I recently had lunch with a friend and former co-worker. When we met back in 2010 and compared notes on our respective job search activities, we learned we had competed against each other for many of the same open positions in the Rochester, NY area. We ended up working together for a large, local corporation. While our contracts there have ended, I am happy to report that each of us has since moved on to new and better opportunities.
She asked how my consulting business was doing. As I explained the ebb and flow I’ve experienced, five parallels between part-time consulting and job search immediately came to mind:
Rain and drought: “When it rains, it pours” is the old adage and I’ve experienced that with both the job search and part-time consulting. I’ve had weeks without a single phone call or email inquiry and I’ve had weeks where I’m seemingly over-booked. It’s important to not get too high or too low as riding that emotional roller coaster will make you sick.
How hot is the fire?: Another old adage I used when I was looking for full-time employment was “irons in the fire” to describe how many opportunities were in various stages of progress. At various times, I had several positions I had applied to, several I had interviewed for, and several I was waiting for an offer/rejection. Some weeks, with so many “irons in the fire,” the fire seemed quite hot! Other weeks, I was hoping for a spark, let alone a flame or a fire. This hot-cold pattern isn’t always predictable, but know that it won’t last forever, good (hot) or bad (cold).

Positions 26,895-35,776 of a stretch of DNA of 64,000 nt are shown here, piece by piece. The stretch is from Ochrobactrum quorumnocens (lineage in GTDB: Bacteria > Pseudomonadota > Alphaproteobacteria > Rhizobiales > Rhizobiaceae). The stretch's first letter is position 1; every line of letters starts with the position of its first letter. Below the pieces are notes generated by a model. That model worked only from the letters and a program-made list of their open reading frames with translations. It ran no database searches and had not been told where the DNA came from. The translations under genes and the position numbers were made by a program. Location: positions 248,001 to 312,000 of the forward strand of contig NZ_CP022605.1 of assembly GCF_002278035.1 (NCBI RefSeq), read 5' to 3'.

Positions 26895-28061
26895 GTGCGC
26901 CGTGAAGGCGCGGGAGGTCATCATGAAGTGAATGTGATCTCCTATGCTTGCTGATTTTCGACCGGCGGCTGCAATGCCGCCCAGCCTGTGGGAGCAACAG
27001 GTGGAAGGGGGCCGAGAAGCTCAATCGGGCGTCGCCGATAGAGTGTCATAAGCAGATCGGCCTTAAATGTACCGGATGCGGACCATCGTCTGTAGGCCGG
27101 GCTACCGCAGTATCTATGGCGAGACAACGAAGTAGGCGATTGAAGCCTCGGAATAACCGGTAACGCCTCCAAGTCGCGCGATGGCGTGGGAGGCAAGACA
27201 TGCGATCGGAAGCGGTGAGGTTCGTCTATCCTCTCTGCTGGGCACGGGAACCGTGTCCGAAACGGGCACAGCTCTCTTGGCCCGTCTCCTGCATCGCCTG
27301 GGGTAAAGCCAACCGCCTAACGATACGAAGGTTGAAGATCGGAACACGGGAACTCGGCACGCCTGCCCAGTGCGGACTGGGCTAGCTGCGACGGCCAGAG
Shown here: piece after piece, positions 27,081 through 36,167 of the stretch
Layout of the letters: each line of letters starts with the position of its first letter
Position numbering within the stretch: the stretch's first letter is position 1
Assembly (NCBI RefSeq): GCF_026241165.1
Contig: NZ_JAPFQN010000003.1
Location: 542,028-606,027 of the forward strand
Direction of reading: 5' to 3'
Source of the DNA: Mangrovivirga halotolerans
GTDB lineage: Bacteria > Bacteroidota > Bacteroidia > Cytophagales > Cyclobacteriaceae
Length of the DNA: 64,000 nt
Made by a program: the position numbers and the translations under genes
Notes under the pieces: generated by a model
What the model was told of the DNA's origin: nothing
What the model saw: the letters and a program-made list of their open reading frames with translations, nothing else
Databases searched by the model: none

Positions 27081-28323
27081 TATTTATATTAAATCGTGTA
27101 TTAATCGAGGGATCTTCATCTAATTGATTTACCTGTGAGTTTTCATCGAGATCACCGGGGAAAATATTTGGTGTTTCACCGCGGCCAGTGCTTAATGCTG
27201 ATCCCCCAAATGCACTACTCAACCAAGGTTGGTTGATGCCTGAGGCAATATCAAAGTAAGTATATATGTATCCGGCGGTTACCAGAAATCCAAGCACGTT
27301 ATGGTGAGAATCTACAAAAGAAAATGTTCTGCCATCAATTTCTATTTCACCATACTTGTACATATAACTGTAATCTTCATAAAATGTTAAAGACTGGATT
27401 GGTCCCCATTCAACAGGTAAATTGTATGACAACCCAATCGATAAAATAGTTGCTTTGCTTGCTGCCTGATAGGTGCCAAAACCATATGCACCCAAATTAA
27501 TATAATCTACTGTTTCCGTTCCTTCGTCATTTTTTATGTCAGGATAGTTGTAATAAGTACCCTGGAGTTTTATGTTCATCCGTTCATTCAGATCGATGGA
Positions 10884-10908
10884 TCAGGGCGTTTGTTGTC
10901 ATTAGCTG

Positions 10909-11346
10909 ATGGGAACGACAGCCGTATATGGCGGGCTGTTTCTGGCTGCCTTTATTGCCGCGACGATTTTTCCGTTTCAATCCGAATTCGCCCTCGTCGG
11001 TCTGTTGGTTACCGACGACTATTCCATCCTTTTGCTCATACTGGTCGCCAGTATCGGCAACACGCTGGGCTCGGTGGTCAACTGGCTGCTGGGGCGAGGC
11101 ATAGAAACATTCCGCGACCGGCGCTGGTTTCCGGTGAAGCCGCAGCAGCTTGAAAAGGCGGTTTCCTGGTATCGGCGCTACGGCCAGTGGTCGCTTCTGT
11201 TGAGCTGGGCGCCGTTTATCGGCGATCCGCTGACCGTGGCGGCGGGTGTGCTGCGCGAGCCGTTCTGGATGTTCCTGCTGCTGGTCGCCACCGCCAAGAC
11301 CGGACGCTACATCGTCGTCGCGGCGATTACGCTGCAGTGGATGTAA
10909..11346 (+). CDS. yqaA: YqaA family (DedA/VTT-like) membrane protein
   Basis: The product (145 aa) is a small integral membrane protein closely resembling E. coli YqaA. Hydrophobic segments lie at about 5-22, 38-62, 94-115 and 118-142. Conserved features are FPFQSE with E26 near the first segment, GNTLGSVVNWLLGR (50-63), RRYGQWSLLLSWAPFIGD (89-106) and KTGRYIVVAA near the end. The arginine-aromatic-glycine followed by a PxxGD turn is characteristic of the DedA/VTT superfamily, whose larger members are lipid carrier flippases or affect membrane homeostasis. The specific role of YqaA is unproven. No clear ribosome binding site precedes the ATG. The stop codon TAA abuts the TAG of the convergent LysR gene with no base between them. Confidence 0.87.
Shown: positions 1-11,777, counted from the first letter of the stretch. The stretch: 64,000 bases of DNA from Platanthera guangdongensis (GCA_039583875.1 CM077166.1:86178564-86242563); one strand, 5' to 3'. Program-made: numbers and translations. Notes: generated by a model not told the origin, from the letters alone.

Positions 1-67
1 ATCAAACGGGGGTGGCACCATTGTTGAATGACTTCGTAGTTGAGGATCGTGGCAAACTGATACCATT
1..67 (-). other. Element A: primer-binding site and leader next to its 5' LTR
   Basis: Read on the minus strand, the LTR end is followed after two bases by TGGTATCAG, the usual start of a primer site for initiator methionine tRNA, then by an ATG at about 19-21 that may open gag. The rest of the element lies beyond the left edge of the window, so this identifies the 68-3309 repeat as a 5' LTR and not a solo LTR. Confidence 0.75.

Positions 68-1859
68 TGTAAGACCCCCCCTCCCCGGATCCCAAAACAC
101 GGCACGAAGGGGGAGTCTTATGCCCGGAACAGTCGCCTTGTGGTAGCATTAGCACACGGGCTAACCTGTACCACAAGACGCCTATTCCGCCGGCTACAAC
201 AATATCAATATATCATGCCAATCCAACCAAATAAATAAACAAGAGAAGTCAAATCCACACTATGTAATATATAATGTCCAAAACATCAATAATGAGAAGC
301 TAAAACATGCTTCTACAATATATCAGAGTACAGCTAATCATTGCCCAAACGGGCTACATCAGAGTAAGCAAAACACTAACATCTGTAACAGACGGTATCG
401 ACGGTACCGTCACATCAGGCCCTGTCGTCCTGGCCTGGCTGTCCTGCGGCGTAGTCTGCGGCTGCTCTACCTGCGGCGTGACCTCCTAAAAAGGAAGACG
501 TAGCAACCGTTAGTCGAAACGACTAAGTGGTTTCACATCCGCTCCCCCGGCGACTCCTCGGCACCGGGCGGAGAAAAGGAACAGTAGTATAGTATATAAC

Personal branding: If you want to stand out from the crowd, you need to differentiate yourself. You must determine what makes you different from all of the other job applicants. Then, market yourself and highlight how you stand above the crowd. As a marketing consultant, I too have developed and maintain a personal brand.
Visibility is key: Without a marketing/advertising budget, I rely on referrals and word-of-mouth for my consulting business. The key to that is being visible. Similarly, job seekers need to be visible. When a job lead for a sales position comes across my inbox, odds are I’m forwarding it to the first person I think of who’s looking for a sales position.
Networking is mandatory: Whether I’m meeting with job seekers or prospective consulting clients, I try to network weekly (and in-person whenever possible). The key to effective networking is practicing a “give to get” mentality. Help the person you’re networking with first. They’re then more likely to assist you.
For those who navigated the unemployment waters and have landed, what parallels have you noticed?